Written on Tuesday the 4th of June
It was a long drive from Bangkok. My driver picked me up at 10:00am from my hotel, and I said goodbye to deliciously air-conditioned rooms and a soft bed. I was filled with apprehension – would there be people my own age at my new temporary home? English speakers? Would I be lonely? Would I be comfortable there? Would I miss home? I am always a little anxious when I don’t know what to expect – i tried not to think about it as we drove along for hours, as views of tall apartments turned to jungled paddocks and fields.
Eventually a sign – “Wildlife Friends Foundation Thailand”. The vehicle took us up a dusty winding forested path, past Spirit Houses and Temple grounds. Local Thais sped past us on scooters. Then, a tall metal fence threaded with educational signage indicated that we were finally here.
I was nervous that first afternoon. I had been astounded to see dozens of volunteers – Canadian, French, Australian, American, British – all confident and at home. Apparently there are about 40 of us of us – it’s a big group. It was awesome knowing i wouldn’t run out of people to chat to.
WFFT is massive. Along with the elephants there is a wildlife section full of primates, bears, cats, birds, reptiles, an otter, a horse, goats and I’m sure I’m missing some. It’s a fantastically huge set-up – there is an Isolation Ward, a hospital centre, and a massive array of different enclosures. As with any rescue centre, funds are limited. I want to do a fundraiser to get some more enrichment in for the elephants and primates – at the moment it’s limited, and more and more animals are being brought in – not one is turned down. All animals are rescues – from the pet trade, the black market, street entertainment, etc. many of them, because of their lives so far, have disorders – mental, behavioural, or physical. If animals from communities can be housed together, they will be. Some, however, being raised in captivity, just don’t understand others of their species and could never appropriately survive in a group. It is truly sad. Right now the gibbons are singing their calling songs – but they should be out there in the wild living freely. Don’t support the exotic pet trade. No matter how cute or impressive an animal is, by buying into the mindset of keeping wild animals as pets you are supporting the capture of wild animals. Cute baby monkeys have had their whole families slaughtered. As long as people support this it won’t stop.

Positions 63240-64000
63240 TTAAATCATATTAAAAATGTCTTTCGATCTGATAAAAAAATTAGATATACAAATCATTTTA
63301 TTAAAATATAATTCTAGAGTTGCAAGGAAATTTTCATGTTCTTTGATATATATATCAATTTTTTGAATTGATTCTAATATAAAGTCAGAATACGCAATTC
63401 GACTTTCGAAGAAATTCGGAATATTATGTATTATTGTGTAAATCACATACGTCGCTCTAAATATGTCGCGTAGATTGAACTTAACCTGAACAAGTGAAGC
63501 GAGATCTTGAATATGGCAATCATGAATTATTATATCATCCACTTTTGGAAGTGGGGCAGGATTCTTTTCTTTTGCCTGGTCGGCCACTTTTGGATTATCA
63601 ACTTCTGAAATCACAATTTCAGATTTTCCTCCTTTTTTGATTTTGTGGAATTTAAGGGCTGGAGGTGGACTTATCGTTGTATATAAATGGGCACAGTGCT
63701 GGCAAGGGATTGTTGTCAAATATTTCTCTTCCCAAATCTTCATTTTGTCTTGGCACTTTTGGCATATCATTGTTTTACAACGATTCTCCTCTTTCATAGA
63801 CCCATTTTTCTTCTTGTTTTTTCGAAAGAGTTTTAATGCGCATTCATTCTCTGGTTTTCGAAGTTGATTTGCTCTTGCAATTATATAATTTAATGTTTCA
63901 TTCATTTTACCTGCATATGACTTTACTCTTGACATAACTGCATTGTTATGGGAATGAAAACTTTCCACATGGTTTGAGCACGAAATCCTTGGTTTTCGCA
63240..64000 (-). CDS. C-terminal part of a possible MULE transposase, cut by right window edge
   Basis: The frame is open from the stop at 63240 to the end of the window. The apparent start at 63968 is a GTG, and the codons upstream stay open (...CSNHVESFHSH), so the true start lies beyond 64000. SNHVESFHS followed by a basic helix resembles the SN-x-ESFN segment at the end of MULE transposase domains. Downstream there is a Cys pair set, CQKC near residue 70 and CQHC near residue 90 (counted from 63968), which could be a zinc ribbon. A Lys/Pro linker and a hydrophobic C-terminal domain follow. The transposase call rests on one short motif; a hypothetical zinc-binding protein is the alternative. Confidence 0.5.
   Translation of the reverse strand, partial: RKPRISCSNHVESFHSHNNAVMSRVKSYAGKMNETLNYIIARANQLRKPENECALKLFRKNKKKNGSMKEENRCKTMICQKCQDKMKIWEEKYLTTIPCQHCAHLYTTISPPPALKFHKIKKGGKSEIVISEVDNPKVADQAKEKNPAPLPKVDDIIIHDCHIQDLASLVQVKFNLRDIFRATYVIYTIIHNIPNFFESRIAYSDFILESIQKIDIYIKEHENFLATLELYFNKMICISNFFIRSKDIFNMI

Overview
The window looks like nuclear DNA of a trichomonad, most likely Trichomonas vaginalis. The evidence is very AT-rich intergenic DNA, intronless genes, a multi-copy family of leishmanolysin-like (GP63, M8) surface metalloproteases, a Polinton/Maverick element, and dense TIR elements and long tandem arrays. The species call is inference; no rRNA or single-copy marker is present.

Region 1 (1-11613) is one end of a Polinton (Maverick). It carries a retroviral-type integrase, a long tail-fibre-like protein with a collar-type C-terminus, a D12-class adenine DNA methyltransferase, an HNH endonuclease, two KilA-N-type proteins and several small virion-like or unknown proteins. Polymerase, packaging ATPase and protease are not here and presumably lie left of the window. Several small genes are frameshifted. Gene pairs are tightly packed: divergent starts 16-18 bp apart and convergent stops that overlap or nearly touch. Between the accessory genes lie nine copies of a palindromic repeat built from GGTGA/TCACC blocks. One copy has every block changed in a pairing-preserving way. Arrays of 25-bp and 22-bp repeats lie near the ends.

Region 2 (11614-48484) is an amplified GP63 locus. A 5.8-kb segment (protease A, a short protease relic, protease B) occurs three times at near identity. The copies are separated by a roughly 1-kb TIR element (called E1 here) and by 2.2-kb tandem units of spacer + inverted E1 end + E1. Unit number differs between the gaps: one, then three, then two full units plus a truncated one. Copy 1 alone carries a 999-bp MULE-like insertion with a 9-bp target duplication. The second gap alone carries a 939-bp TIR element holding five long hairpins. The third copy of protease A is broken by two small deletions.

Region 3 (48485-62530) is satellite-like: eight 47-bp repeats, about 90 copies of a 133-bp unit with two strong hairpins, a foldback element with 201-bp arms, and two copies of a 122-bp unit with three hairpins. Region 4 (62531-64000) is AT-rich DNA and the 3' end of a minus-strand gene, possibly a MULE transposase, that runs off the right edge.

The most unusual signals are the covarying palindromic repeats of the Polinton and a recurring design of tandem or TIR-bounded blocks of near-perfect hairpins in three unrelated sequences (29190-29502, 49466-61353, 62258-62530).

After seeing the WFFT I’m definitely less certain about Kanchanaburi’s Tiger Temple. A woman who has been working here for eight years on-and-off told me the animals at the Tiger Temple are most definitely drugged under the guise of medication being labelled as ‘vitamins’. I’d like to believe the staff at the Tiger Temple – the ones I spoke to truly were passionate, but I can’t help but view the daily hordes of tourists that handle the tigers as a form of exploitation. I understand that’s how they make their money, but surely there are different ways – a more hands-off approach. What is the point of breeding animals if you aren’t going to release them eventually and instead keep them in this life of service…?
I’m into my second day at WFFT. It’s incredible here. They have done an amazing job for a centre that only began 12 years ago. I haven’t seen the entirety of the elephant enclosures; they are huge and include jungle, swamplands, mud wallows, gazebo shelters, and more. There are currently seven elephants at the centre. Four live in pairs, the rest are solitary (but are able to see or even touch each other through wide rope and wire barriers) due to the fact that they’ve never lived with other elephants and most are well into their 40s or 50s.
Alongside the volunteers are permanent staff and the mahouts. Some elephants you can’t go near without a mahout present. You can tell the mahouts that truly care about their animals, while some are just here because they get paid. Volunteers help ensure each animal receives special attention throughout the day. I’m already starting to see the different personalities of the animals. The one bull elephant at the sanctuary – Khan Kluey (8 years old) – is feisty towards humans, but loves to swim. Three times a day we put fruit around his large lake – he swims through it to gather them all, and if they sink he will actually dive down to retrieve them. He rolls, splashes, and covers himself in muddy water.
Khan Kluey was a dancing street performer. He still dances whenever people are near; it is his way of begging for food unfortunately his behaviour is constantly reinforced because he is always fed. But when he swims and explores his enclosure for goodies, it’s so great to see him do things that an elephant should do. At the moment the sanctuary director is in Australia fundraising to purchase more land for Khan Kluey – they want him to have a gigantic enclosure through which he can roam.
Back to work for me! I will update when I can.